Chopped fresh tomatoes on a fresh slice of bread coated with olive oil, topped with basil leaves and finished with a pinch of sea salt. A bubbling tomato sauce brought to life with roughly torn basil leaves. A chunky basil pesto tossed through pasta.
I could go on forever listing the ways I love to eat basil (ooh I nearly forgot on top of pizza!). It used to be one of those plants that I could grow with seriously little effort so I could indulge whenever I felt like it. I bought one packet of seeds years ago and from that I had more plants than you could imagine. I’d let it go to seed then shake those little flowers out and new plants would shoot up in their place.
I haven’t had that sort of luck recently but the one little seedling I got at the Noosa Farmer’s Market grew like crazy. I should back up a minute and say that I refuse to buy bunches of herbs at the market. If I really need some I usually buy a seedling or plant and attempt to keep it alive.
With this little plant, I pinched its leaves away whenever I remembered to make it nice and bushy and it was growing like crazy. Then some sort of insect found my prized basil. Clearly it was desirable because they quickly nibbled away. It started getting a little bit woody so I chopped the whole thing back and was picking the leaves getting them ready to freeze when I remembered a post I’d seen over at The Cafe Sucre Farine showing how to grow basil seedlings from cuttings.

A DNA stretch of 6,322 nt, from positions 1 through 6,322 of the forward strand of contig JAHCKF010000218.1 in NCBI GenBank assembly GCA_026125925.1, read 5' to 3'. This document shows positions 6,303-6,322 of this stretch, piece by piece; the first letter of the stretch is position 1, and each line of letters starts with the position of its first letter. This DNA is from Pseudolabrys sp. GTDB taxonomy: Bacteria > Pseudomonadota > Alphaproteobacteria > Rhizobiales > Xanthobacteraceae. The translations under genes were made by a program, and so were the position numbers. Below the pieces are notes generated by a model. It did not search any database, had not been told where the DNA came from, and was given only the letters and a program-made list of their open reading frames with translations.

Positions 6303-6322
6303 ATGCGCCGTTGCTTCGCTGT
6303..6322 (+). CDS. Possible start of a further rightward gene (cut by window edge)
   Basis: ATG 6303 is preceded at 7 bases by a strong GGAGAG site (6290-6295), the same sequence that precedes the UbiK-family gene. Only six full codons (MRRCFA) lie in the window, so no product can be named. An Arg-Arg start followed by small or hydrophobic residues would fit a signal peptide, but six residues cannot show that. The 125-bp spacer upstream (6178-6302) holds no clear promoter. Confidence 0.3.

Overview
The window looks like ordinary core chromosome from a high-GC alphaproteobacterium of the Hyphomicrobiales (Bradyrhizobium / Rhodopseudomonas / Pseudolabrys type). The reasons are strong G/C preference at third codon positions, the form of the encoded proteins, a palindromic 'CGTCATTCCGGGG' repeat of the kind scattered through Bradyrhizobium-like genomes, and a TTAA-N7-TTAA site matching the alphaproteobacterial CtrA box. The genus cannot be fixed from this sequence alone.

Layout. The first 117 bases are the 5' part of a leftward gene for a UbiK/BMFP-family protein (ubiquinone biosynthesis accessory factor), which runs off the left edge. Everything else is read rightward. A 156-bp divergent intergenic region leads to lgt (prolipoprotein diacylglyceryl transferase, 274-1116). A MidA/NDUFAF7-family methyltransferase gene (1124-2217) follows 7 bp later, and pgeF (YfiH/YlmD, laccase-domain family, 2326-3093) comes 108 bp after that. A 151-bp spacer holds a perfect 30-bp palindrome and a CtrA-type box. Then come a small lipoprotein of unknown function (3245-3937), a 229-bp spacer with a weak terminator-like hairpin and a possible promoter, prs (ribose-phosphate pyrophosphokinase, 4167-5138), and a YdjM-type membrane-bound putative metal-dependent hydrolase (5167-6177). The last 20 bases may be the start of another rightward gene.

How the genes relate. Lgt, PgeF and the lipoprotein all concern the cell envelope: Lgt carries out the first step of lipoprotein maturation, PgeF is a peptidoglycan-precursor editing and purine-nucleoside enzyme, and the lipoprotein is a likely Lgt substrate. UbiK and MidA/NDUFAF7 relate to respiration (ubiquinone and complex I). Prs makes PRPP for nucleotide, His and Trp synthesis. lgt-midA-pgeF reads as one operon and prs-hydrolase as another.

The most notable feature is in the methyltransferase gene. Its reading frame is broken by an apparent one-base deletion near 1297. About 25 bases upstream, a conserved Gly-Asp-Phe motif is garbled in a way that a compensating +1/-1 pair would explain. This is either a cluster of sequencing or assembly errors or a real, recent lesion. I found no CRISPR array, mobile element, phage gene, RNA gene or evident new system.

I straight away found the best little branches I could and popped them in bottles on my window sill hoping they’d sprout and sprout they did. I had 2 casualties but the rest grew good solid little roots. The leaves grew heaps too but as Chris warns, don’t be tempted to pick them or your little seedling will die of shock.
Chris has much better instructions than mine so pop over there if you want the full run down and not just my shove- some-cuttings-in-water instructions. This post was more of a last minute case of ‘oh this is a really good idea I should share it’ kind of post. Chris used a bunch of basil she bought at the market for $2.50 to make 12 little plants.
If you don’t have use for 12 basil plants they make great gifts in a pretty pot. If you found a good price on the pot that’s about $5 for a gift that keeps on giving. Not bad is it? Apparently this trick works for a few different types of herbs. I’ll do some experimenting and get back to you.
Here’s one little guy in his pot ready to grow up big and strong. Wish him luck!
What about you? What’s your favourite way to eat basil? Do you grow herbs?